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Mongolia to get help from China

By ZHANG YUNBI | China Daily | Updated: 2017-02-21 05:25

Mongolia to get help from China

Chinese Foreign Minister Wang Yi meets with Mongolian Foreign Minister Munkh-Orgil (L) ahead of a meeting at the Diaoyutai State Guesthouse in Beijing, China, February 20, 2017. [Photo/VCG]

Beijing will expand economic aid as ties 'ready for another start'

China extended its support to Mongolia on Monday for overcoming economic difficulties, as Foreign Minister Wang Yi announced a number of measures to help the debt-ridden neighbor.

Observers said that since the bilateral ties are emerging from a time of political frustration, Beijing's latest help is a sincere move to assist the landlocked neighbor to diversify its economy.

The measures include providing assistance and favorable loan terms to Mongolia and extending a bilateral currency swap deal that is vital to Mongolia's foreign trade and currency stability, according to a joint news conference after Wang's talks with his visiting Mongolian counterpart Tsend Munkh-Orgil on Monday.

The International Monetary Fund said on Sunday that the country has agreed to implement an economic rescue package proposed by the IMF and refinance bond loans, easing concerns that Mongolia might default on a loan in March.

China supports the aid by international financial institutions to Mongolia, and it will also consider Mongolia's hope to expand exports of mineral, agriculture and husbandry products to China, Wang said.

Since Mongolia is trying to avoid missing a $580 million sovereign-guaranteed debt repayment due in March, the IMF said in its statement on Sunday that the Asian Development Bank, World Bank and bilateral partners, including Japan and South Korea, will provide up to $3 billion in aid.

People's Bank of China, the central Bank of China, will extend a currency swap line to Mongolia worth 15 billion yuan ($2.18 billion), while the IMF said it will offer three-year loans worth about $440 million, Agence France-Presse reported.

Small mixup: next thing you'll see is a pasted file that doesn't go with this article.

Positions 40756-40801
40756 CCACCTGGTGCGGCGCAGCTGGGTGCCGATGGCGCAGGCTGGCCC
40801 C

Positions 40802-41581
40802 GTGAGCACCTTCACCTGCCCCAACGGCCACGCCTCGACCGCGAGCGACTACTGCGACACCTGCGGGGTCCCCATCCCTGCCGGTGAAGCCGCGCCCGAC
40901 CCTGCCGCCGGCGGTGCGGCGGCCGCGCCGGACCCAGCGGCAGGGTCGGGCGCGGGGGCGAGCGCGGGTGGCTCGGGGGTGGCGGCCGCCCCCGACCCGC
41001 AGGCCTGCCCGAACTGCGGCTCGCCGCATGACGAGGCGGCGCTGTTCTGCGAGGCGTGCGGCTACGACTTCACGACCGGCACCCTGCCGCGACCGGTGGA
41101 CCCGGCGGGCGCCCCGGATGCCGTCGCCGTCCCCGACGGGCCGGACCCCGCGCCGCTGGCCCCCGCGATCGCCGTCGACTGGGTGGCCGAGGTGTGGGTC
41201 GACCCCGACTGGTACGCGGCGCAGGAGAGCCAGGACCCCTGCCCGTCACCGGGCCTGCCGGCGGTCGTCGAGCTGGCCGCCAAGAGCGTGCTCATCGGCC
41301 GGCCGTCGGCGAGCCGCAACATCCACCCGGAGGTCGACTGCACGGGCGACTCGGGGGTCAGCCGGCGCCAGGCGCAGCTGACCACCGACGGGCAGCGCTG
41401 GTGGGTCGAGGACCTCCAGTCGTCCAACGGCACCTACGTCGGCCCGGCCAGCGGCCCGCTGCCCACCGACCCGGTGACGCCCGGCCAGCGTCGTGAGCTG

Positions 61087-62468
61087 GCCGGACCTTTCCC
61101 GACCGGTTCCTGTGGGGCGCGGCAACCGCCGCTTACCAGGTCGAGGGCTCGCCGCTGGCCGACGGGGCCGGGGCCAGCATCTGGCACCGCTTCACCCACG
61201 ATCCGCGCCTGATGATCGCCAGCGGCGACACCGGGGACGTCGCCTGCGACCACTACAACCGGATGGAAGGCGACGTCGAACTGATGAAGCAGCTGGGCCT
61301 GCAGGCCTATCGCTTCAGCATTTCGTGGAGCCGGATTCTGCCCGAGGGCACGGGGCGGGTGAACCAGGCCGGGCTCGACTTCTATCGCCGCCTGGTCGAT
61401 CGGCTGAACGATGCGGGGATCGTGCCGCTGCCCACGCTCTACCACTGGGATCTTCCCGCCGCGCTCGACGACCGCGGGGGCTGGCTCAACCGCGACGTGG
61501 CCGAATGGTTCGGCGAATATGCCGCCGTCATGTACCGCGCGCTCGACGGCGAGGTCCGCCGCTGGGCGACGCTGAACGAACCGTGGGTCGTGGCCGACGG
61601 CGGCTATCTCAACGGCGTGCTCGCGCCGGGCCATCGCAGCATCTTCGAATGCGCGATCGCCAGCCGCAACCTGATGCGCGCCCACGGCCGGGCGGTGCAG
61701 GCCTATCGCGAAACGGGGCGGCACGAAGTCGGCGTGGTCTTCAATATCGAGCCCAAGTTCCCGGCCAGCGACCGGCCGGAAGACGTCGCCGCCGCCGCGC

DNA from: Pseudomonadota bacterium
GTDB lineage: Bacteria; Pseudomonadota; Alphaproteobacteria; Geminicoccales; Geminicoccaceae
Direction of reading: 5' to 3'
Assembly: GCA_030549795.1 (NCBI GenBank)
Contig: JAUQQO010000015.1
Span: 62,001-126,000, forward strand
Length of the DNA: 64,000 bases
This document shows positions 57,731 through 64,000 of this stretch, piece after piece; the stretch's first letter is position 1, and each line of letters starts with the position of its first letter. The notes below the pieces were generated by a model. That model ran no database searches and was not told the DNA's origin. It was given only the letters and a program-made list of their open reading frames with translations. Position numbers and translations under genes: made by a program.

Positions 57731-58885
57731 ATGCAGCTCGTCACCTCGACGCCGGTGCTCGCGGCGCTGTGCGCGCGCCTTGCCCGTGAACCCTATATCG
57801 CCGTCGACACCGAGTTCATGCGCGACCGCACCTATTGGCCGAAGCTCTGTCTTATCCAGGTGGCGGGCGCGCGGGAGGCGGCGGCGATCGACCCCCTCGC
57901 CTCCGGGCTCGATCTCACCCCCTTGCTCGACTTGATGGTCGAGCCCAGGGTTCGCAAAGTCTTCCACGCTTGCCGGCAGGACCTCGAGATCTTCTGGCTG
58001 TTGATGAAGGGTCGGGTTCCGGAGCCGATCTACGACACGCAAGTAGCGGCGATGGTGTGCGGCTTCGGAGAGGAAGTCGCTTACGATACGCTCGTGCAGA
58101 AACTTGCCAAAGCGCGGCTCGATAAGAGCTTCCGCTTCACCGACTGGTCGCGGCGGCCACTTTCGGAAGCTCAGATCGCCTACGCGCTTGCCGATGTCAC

Mongolia angered China in November by allowing a visit by the 14th Dalai Lama, who has pushed for separating Tibet from China.

In January, during a phone call between Wang and his Mongolian counterpart, Mongolia said it had reflected deeply on the visit and promised to not allow the Dalai Lama to visit again.

On Monday, Wang said the bilateral relationship "is ready for another start".

Munkh-Orgil, the Mongolian foreign minister, said his country remains true to the one-China policy and Tibet is part of China. Additionally, Mongolia appreciates China's help in addressing economic problems, he said.

He added that Mongolia's prime minister expects to visit China in May to attend the Belt and Road Forum for International Cooperation.

Xing Guangcheng, a senior researcher on Russian and Central Asian studies at the Chinese Academy of Social Sciences, said the helping hand was offered at a time when Mongolia has fixed the trouble brought by allowing the Dalai Lama's entry, which "pushed on China's bottom line".

Zhang Jingquan, a professor on Northeast Asian studies at Jilin University in Changchun, said the measures announced by Wang on Monday "are meeting the desperate need" of Mongolia.

The country could take the improvement in bilateral ties as an opportunity to diversify its conomy and change its inefficient development pattern, Zhang noted.

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